Home Learn to Play Chess Improve Your Game Chess History Chess for Fun Chess Blog
|Swiss System for Chess Tournaments|
|Players with the same scores meet each round and no one is ever eliminated.|
A tournament open to all players usually has far more players than the number of rounds scheduled for the event. The Swiss system for pairings allows to determine the strongest players and the eventual winner as fast and as fair as possible.
In tournaments where most players start the event with known ratings, the players are ranked for the first round by rating. The list of all players is split into two halves. The top player from the first half of the list is paired against the top player from the second half, the no.2 player from the first half is paired against the no.2 player from the second half, and so on through the last players in each half. The color of the top players from each half is assigned at random and alternates for each subsequent board.
When the first round results are known, a similar method is used for the second round. Players who won in the first round are ranked by rating, the list is split into two halves, the top player in the first half is paired against the top player in the second half, and the other players are paired accordingly. The same method is used for players who drew in the first round, and for players who lost.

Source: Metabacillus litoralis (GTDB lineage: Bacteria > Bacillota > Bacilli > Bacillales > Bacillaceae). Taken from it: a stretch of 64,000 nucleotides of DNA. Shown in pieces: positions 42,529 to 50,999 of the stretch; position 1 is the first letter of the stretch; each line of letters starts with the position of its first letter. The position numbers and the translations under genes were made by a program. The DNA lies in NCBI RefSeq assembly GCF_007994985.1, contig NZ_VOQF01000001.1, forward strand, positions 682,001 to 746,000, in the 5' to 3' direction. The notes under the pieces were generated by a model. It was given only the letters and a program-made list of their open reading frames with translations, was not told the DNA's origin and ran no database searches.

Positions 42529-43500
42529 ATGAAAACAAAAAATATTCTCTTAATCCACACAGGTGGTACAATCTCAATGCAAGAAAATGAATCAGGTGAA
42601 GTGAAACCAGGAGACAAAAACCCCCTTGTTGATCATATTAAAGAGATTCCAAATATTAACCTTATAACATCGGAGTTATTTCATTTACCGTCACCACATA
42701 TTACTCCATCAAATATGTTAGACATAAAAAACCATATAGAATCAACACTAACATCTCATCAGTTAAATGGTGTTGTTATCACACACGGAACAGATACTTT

In subsequent rounds, the same method is used for all players who have identical scores. Pairings for the third round are made for the groups of players who have 2.0, 1.5, 1.0, 0.5, and 0.0 points. In this way the best players tend to meet each other in the last rounds, when prizes and titles are on the line. The other players have the opportunity to play the complete tournament; no one is ever eliminated.
A few other rules are followed throughout the pairing process:
It is the TD's job to see that all players are treated fairly and equally. The rules for special situations should be available to all players before the tournament starts.
The Swiss system was proposed by Julius Müller and first used in a chess tournament at Zurich, Switzerland, in 1895. The higher the ratio of rounds to players, the more accurate the results.